Cricket

Strength: An over used and under utilized term among cricketers

Blog by: Kaushik Talukdar.

Edited by: Suryakant Tripathi.

Strength in today’s physical preparation world can be used in various contexts, and it is perhaps the most important piece of the puzzle for a well thought out athletic preparation plan. Strength plays a vital role to many athletic requirements such as endurance, speed, power, and skill. However strength is not always one dimensional in sports, as it is often perceived. This article will be divided into three categories a) Under reaction, b) Over reaction, and c) Moderation.

Under reaction – Twenty years back resistance training among cricketers was frowned upon. People literally thought resistance training would make cricketers slow (I do not blame them as the bodybuilding world did scare most coaches). However, most people did not realize that explosively swinging a cricket bat for hours, adding 12 times of ground reaction forces on one leg bowling fast were all extreme forms of resistance training. As the number of games increased, more cricketers got injured due to lack of systematic strength base. If we go back and look at the history of cricket between 1970-1990 and compare it to post 2000, we can clearly see that there is a significant change in format, rules and number of matches played in a year. It is the transition time between the mid to late 90’s and 2010 that most non-contact injury incidents were documented in cricket.

Over reaction- Fast forward today and we find every post on the internet reporting strength (pure force production spectrum) as the ultimate solution to every problem. Some of the fast bowlers even train like power lifters and chase numbers in the gym that is not only unnecessary but also dangerous. Strength is seen from a very one dimensional force production point of view. As I mentioned earlier strength is the foundation for many other qualities and it is more of a means to an end rather than end in itself for most cricketers. If you are a weightlifter or a power lifter it is a different story, you have 365 days to train the lifts and get strong but if you are a cricketer you will need to be fit to play most matches for your team. Most people do not realize that chasing 3 times or more body weight in compound lifts in exercises such as dead lifts, squats, bench press will still not meet the demands of repeated eccentric loading of the tissues among fast bowlers. As discussed previously, there are various ways to get a cricketer strong and incorporating a pure force production template will be never adequate.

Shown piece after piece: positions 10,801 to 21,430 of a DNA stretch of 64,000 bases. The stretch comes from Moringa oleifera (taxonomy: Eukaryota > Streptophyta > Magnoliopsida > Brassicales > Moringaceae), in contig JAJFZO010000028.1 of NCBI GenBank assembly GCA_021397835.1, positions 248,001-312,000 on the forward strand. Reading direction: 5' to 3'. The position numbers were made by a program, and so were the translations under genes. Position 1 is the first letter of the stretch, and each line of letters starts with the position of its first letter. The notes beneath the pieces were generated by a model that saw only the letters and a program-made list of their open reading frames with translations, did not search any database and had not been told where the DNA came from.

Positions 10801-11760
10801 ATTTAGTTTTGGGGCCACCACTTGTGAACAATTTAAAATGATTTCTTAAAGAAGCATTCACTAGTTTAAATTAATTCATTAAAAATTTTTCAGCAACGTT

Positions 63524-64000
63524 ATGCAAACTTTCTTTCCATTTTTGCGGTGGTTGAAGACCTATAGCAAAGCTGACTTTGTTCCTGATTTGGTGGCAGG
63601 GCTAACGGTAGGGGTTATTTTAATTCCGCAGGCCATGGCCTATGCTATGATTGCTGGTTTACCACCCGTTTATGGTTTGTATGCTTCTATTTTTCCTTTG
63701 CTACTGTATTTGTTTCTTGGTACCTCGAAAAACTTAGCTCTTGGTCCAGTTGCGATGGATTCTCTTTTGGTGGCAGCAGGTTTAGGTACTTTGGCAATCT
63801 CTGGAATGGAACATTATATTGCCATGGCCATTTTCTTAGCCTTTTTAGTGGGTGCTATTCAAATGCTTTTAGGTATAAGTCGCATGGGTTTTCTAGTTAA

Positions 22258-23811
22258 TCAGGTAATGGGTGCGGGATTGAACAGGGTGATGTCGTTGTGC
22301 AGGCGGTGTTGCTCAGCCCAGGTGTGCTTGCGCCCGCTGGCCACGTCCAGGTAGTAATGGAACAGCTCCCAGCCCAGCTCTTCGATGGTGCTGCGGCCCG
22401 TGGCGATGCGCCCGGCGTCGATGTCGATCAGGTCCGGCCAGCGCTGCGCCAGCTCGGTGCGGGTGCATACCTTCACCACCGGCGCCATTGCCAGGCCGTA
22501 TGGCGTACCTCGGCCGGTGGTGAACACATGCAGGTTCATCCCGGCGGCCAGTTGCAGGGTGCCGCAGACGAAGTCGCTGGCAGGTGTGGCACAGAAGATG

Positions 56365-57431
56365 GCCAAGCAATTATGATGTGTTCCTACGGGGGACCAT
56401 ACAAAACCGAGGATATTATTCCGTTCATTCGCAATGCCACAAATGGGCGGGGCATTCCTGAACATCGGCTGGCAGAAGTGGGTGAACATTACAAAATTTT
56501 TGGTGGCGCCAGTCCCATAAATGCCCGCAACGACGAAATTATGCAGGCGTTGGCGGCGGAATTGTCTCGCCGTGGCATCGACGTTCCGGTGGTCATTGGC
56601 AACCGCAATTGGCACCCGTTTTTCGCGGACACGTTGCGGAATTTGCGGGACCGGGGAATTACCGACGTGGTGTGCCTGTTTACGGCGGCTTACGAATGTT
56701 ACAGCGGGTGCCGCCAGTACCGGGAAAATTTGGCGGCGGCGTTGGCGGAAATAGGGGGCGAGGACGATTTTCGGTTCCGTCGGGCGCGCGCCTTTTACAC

Moderation- I am well aware that we live in a world that attracts solution to a problem in a black and white spectrum and that explains why we end up under reacting to certain things in life and over reacting to compensate for it. Physical preparation of cricketers is no different, first we dismissed the value of getting cricketers strong and now we are over compensating with numbers in weight room that belong to a different sport. Below are few points to help physically prepare cricketers without under reacting and overreacting to strength/ resistance training.

  • It takes time to build maximal strength, cricketers also need to endure strength, apply other qualities such as speed and skills to their sport. Therefore it may be more important to get cricketers strong enough to play the sport, increase longevity and durability and to achieve them they do not need to get 3 times body weight squat score nor do they have the time for it.
  • Build purposeful and productive strength. Strength should not be fixated on pure force production spectrum, neither it should be fixated on unrealistic unstable work performed on equipment such as a Bosu ball in the name of specificity. Build foundation and basics with authentic movement.
  • Lever will always play a part in strength training, basic physics. Expecting some of the fast bowlers to be performing like weight lifters and power lifters is trying to put round pegs in square holes. Longer the limbs compared to torso, greater the distance a bar travels. There must be a very good reason why most weight lifters do not have long levers or why athletes with shorter limbs choose sports such as gymnastics and weight lifting.
  • Progressively build dynamic strength (eccentric, isomteric, concentric and reactive) to accommodate stress countered in cricket.
  • Multiplanar and unilateral movement strength. Cricket is not played on one plane, rotational power and transferring force from one leg to the other is vital.
  • Monitor recovery and also consider the stress from both sympathetic and parasympathetic nervous system when designing resistance training during season. Stress encountered during a central nervous system driven resistance training session such as plyometric, and heavy lifts will be very different to stress encountered in a low intensity long endurance based work for a cricketer. Therefore plan strength training wisely particularly during in season.

Kaushik Talukdar (Strength and Conditioning Manager)

Masters in Sport and Exercise Science.

Currently pursuing a PhD in Sport science and psychology)

Australian Strength and Conditioning Accreditation level -2

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